Have you looked at prices for a Nissan Skyline GT-R lately? Not just hakosukas, but any of them? Prices continue to climb, and though it might be worth it, the legends are out of reach for many. Masumi Nakano has always loved the hakosuka, and was inspired by his father to get something a little different than the Land Cruiser he had before. The result, after four years of hard work and a focused vision, is the absolutely stunning '72 Skyline here.
Despite the "GT-R" badging, this is not a "real" GT-R. It's a Skyline 2000 GT-X. The GT-X was the top trim model of the '68 to '72 Skyline C10 series and was available in a coupe and sedan body style. It's also the best way to get a hakosuka that you won't feel bad about modifying, or spend six figures acquiring. The GT-X is a significant step down the affordability scale but comes with niceties like power windows, and some even had factory air conditioning.
Masumi's Skyline wasn't perfect when he acquired it. One of the most challenging aspects of his build was to remove any rust that had begun to form, and prevent it from returning. From there, he focused on the exterior. Factory-fresh GT-X models had more chrome, including a piece front and center on the hood and a filler panel between the rear taillights: on Masumi's car, all the chrome accents have been removed and shaved, or repainted a satin black, and the rear has received the GT-R treatment by removing the rear taillight filler panel. The fender flares that have been added mimic the race-spec GT-R, as the street GT-R originally only came with fender flares on the rear wheelwells. The final exterior touch was a one-of-a-kind black and orange paint job that you're surely not to find on any other hakosuka in the world.
After painting and lowering the car, Masumi knew he had to have the right wheels to pull the classic and modern style together, so he went with a staggered set of RS Watanabe wheels: 15x9-inch up front and 16x9.5 in the rear. The GT-X sits low, but from camber to fender gap, we think Masumi got it right.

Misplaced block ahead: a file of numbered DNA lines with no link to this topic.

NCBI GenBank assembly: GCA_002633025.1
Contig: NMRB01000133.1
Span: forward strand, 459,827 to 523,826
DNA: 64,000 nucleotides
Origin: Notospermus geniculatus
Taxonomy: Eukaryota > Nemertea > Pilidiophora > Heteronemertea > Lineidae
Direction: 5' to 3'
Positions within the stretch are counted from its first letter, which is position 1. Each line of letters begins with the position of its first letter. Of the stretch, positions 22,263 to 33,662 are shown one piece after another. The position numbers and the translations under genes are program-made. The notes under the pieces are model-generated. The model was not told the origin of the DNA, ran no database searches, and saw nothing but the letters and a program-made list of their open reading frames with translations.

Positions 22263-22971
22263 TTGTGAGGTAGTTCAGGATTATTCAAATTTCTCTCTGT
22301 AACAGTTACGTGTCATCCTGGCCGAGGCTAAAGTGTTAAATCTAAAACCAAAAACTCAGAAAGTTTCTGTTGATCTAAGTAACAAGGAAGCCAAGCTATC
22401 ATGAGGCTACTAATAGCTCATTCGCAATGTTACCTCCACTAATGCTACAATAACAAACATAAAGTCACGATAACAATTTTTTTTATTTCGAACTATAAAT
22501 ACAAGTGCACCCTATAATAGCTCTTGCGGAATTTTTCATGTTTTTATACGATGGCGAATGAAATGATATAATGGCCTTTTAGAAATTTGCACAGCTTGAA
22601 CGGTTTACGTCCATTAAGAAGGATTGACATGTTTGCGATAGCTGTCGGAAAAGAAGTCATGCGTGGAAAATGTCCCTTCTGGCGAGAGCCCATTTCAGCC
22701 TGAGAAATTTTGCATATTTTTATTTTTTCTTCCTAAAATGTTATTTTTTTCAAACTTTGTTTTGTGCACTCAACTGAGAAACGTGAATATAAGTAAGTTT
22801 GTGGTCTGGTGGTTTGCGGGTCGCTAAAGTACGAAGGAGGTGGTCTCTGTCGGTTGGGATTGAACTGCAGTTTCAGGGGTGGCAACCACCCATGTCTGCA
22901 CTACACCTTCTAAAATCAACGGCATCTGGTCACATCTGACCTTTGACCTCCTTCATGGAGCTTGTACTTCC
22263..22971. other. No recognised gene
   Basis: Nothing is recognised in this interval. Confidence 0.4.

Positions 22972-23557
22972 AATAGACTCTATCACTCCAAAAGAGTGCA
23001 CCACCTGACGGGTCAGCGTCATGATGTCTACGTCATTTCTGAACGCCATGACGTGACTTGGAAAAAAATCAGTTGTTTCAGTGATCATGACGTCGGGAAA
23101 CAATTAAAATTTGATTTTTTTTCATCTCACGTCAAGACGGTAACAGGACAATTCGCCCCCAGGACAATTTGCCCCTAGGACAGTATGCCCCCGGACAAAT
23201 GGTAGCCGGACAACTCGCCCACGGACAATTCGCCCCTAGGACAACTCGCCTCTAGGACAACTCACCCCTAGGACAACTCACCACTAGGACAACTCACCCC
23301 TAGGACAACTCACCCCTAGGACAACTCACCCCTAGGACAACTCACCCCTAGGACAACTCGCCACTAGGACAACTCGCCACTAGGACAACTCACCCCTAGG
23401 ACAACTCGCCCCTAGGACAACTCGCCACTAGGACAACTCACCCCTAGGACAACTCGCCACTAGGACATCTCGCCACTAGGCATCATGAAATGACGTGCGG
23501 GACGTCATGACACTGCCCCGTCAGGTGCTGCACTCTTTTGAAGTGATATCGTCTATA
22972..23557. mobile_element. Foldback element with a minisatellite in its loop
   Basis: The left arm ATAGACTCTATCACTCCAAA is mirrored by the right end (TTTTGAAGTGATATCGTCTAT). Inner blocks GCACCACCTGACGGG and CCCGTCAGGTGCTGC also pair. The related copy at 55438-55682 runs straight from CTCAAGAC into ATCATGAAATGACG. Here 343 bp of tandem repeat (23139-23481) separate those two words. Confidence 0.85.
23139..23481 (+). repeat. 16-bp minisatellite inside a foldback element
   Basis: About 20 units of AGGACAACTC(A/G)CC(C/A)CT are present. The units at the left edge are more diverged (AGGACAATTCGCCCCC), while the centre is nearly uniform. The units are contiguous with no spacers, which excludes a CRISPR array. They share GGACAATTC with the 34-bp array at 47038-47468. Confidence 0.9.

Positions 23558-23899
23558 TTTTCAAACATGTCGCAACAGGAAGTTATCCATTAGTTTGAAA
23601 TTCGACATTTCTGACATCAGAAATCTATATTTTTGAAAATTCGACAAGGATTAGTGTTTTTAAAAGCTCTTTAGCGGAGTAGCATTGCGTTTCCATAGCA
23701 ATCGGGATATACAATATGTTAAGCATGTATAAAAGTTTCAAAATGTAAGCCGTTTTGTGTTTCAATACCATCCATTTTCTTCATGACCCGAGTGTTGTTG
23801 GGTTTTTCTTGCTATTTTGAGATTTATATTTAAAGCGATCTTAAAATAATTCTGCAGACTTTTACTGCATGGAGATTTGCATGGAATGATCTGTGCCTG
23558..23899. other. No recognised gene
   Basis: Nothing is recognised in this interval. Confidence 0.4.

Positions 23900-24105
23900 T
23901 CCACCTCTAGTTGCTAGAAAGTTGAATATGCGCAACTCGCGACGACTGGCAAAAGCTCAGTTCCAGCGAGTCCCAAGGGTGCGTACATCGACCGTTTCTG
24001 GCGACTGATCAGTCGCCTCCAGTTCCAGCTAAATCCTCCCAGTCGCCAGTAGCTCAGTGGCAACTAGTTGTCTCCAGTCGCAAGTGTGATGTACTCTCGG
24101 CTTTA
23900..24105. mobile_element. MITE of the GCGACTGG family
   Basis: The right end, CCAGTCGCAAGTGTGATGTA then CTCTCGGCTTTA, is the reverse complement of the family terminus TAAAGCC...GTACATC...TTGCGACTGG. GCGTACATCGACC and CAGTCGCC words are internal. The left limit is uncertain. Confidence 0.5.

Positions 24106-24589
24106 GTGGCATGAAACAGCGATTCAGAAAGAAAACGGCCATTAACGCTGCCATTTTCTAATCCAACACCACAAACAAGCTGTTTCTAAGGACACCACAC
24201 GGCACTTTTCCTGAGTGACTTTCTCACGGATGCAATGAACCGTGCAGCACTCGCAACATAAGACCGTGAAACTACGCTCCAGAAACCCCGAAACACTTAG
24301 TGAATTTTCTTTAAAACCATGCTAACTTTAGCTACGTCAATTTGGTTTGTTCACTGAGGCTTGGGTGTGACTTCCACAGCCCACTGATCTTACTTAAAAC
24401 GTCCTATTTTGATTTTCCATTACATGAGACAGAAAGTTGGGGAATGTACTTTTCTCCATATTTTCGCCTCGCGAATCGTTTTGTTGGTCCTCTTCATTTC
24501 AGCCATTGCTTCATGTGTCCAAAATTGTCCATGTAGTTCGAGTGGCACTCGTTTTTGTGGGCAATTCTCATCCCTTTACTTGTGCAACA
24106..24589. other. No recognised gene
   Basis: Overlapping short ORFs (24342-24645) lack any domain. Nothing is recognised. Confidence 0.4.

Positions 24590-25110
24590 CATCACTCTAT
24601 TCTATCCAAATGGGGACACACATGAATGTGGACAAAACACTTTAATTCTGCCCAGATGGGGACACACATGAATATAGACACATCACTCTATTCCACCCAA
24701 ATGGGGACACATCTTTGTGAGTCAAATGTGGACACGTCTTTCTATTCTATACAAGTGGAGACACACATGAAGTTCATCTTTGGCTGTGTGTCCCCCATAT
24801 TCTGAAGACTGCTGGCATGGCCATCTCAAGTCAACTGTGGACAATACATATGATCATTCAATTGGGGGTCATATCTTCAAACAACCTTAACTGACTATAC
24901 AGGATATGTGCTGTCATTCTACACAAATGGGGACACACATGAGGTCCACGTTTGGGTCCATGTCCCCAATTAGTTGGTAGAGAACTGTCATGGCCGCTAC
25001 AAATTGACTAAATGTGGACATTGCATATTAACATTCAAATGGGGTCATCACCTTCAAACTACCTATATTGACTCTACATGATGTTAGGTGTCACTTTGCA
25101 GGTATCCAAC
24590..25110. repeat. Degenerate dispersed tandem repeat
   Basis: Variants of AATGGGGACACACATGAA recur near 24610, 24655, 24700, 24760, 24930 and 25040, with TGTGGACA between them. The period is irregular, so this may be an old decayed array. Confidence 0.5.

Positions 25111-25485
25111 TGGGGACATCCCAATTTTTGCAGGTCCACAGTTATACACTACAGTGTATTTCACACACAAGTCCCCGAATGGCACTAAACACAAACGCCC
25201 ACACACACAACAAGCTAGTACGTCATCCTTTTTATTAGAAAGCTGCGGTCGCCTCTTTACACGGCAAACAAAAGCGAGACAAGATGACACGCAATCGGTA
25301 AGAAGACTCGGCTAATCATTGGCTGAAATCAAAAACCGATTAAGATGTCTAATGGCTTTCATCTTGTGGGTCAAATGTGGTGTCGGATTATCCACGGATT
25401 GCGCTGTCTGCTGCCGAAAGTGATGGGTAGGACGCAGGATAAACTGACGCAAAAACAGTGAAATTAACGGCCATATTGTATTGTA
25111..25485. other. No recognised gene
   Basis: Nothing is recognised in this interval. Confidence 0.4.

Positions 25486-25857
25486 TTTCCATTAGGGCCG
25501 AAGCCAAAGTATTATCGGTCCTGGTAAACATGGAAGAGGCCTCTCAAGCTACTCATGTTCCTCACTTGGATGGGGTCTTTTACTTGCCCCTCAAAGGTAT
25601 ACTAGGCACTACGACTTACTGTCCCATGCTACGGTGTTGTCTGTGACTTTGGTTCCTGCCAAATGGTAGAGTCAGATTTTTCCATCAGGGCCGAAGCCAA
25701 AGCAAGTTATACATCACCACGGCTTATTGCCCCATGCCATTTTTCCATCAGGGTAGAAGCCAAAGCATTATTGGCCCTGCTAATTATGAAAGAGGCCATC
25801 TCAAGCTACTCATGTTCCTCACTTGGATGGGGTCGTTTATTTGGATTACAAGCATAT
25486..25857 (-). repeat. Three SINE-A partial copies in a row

Under the hood the original L20, which made about 113 hp, has been swapped in favor of an L28, which is the larger displacement version that was found in Z cars in the States. With the trio of Solex 44 carbs, Masumi thinks it makes about 150 hp. Visually, the engine is nearly identical to the smaller displacement L20, making it an ideal swap since he wanted to preserve the classic style with newer elements. Take a second and admire the wire tuck—just the basics are showing. Also notice the throttle linkage for the carburetors: The Skyline 2000 GT had a throttle cable instead, which ran directly over the top of the valve cover. It's the little details that add up to one clean build that doesn't look like it's trying too hard.
Masumi calls the style of his GT-X "JDM," which to him means a blend of the classic hakosuka lines with new styling trends. That's why, mixed in with the many restored OEM pieces, are personal touches like the M&M shift boot and an aftermarket tachometer. Masumi says the GT-X is far from finished but adds that equal length headers are on the list of future modifications. One thing he loves most about his Skyline is the ability to go to both old- and new-school events, since the hakosuka straddles the two worlds and allows him to meet many new friends along the way.